If you don’t lament over the broken things in your world, then your heart shuts down. Your living, vital relationship with God dies a slow death because you open the door to unseen doubt and become quietly cynical. Cynicism moves you away from God; laments push you into his presence. So, oddly enough, not lamenting leads to unbelief. Reality wins, and hope dies. Put another way, the reality of a broken world triumphs over the new reality of a redeemed world. You miss resurrection and get stuck in death. 

God rebukes his people and his priests because “they did not say, ‘Where is the Lord?'” (Jeremiah 2:5-8) A sure sign of their wandering hearts is that no one is in God’s face. No one takes hold of God and pulls. This idea is so strange to our ears that I must repeat it: God is upset with Israel because they are not lamenting. We think laments are disrespectful. God says the opposite. Lamenting shows you are engaged with God in a vibrant, living faith.         [pages 173-175]

I need to lament. Life in this broken, sinful world is not as it is meant to be…and not as it one day will be. I need to lament over the childlike creativity and initiative that died in my daughter during her years in an orphanage. I need to lament over the inabilities to love that I find in myself and see in others. I need to lament the senseless devastation taking place in our own country and around the world.

“Where are you God? When will you answer these cries of my heart? Let me not give way to hopeless cynicism. Come and help me!”



I feel like I’ve been sighing a lot lately.

I sigh in frustration when my daughter forgets how to say the word “Daddy” (which she has been saying for 5 years) and I wonder if the hours and hours of teaching her to speak are doing any good.

I sigh in weariness as I force my eyelids to open this morning after another late night of work that never ends.

I sigh because the kitchen drain is clogged, and I sigh because even after spending an hour snaking it out (an hour I didn’t really have available to spend on that) it is still clogged and I have to call a plumber.

I sigh with the pain of seeing those I love struggle with sin, and I sigh with the realization of my own sin and brokenness, and I long for the day when sin and suffering will finally be no more.

In all the sighing, I am grateful for Psalm 38:9, which says:

O Lord, all my longing is before you;
    my sighing is not hidden from you.

I sigh when change seems hopeless and far away, but my sighing (and yours) is not hidden from God, and He is able to bring the change that my heart longs for but is powerless to produce. So I direct my sighing to Him in lament and prayer, and I wait in hope for Him to respond. And I hold on to the certainty that one day (as God promises in Isaiah 51:11)…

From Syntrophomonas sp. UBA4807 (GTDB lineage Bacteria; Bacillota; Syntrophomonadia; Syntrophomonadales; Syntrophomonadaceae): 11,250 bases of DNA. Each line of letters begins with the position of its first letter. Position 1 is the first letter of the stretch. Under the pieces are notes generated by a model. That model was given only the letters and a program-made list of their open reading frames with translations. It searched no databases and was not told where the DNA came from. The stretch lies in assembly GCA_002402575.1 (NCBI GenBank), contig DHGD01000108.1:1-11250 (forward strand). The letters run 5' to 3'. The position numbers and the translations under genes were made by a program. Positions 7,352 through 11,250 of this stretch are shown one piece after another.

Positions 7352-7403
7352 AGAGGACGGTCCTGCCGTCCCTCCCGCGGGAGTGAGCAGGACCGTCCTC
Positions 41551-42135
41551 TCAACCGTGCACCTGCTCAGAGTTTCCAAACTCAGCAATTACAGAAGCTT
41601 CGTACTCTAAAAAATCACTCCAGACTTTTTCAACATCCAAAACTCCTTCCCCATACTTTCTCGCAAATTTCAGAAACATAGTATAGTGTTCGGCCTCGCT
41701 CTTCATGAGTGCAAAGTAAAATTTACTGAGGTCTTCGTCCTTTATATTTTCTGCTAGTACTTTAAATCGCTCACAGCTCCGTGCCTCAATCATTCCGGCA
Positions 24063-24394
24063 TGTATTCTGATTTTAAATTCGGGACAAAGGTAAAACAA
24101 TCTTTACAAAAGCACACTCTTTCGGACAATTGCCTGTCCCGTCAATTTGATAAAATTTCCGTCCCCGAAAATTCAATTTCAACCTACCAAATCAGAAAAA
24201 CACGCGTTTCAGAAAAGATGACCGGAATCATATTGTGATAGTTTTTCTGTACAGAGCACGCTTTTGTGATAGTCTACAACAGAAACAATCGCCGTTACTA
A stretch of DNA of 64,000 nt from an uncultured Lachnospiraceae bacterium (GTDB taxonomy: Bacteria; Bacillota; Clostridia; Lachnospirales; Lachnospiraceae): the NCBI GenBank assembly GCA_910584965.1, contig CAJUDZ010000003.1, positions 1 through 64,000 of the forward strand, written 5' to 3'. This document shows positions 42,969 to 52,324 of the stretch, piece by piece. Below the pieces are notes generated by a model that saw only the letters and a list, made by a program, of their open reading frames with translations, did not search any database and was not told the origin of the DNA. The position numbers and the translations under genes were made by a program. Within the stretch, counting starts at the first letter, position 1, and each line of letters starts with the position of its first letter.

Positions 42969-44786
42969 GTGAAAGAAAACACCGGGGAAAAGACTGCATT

…the ransomed of the Lord shall return
    and come to Zion with singing;
everlasting joy shall be upon their heads;
    they shall obtain gladness and joy,
    and sorrow and sighing shall flee away.

Until that day, I sigh…and I long…and I wait. Come quickly Lord Jesus!


Now or Later?

My temperament is such that I am usually quite content to be in the background doing all the little (or big) unnoticed tasks that keep things running smoothly, whether with my family or at my workplace or in my home. But sometimes it’s really nice when someone actually notices and appreciates that I’m doing all those things. In fact, when people take it for granted that of course those things will get done, without acknowledging the corresponding fact that my time and my energy (and maybe my leisure or my sleep too) are being expended to make it happen, I tend to get a bit irritated.

For me as a follower of Jesus, though, the reality is that loving people well inevitably entails sacrificing time and energy (and sometimes leisure and sleep) in ways that never get noticed or appreciated. Even more so, as the father of a child with special needs, there are daily sacrifices God calls me to make, which may never be seen or acknowledged, even by my family. And so I find great comfort in Jesus’ words in Matthew chapter six.

Jesus warns us as His followers not to do our acts of righteousness for the sake of being seen by people. Then He gives three examples of when that might happen: when you give to the needy (vv. 2-4), when you pray (vv. 5-6), and when you fast (vv. 16-18). Instead, He says we are to do those righteous acts in unseen ways, and then here’s the clincher: what makes it possible for us to do these things in secret is the fact that our “Father who sees in secret will reward” us (vs. 4, 6, 18).

Often we use this truth as a scare tactic for children: “You better watch out, because God sees everything you’re doing, even when no one else sees it!” But that is totally missing the point. What Jesus is saying here is not meant to scare people into obedience, but to comfort people who are already obeying with a promise of delayed gratification.

Notice the word “will” in that phrase: “your Father who sees in secret will reward you”. “Will” implies two different things, both of which I believe are true here. It implies a certainty–it’s not that God might reward you, or that you hope for a reward; no, the reward is certain–it will happen. But “will” also implies future–it puts the verb in the future tense. This reward is not immediate. It will certainly come, but it is not yet. We have to wait for it.

And so, as I walk in to my daughter’s room, to do again what I have to do for her every day because she does not have the mental capacity to do it herself, I know I have a choice. I can grumble in my heart (as I often do, to my shame) at how much I am sacrificing and how little it is noticed or appreciated. Or I can rehearse this wonderful truth that my heavenly Father does see what I do, and that one day all of those little (and big) unnoticed, unacknowledged, unappreciated sacrifices will certainly be rewarded.

This promise is for you too, friend. If you also are a follower of Jesus, your heavenly Father sees all that you do to love others well, even if no one else sees or acknowledges it.  And He will certainly reward you–not immediately, but it will come. You can count on that!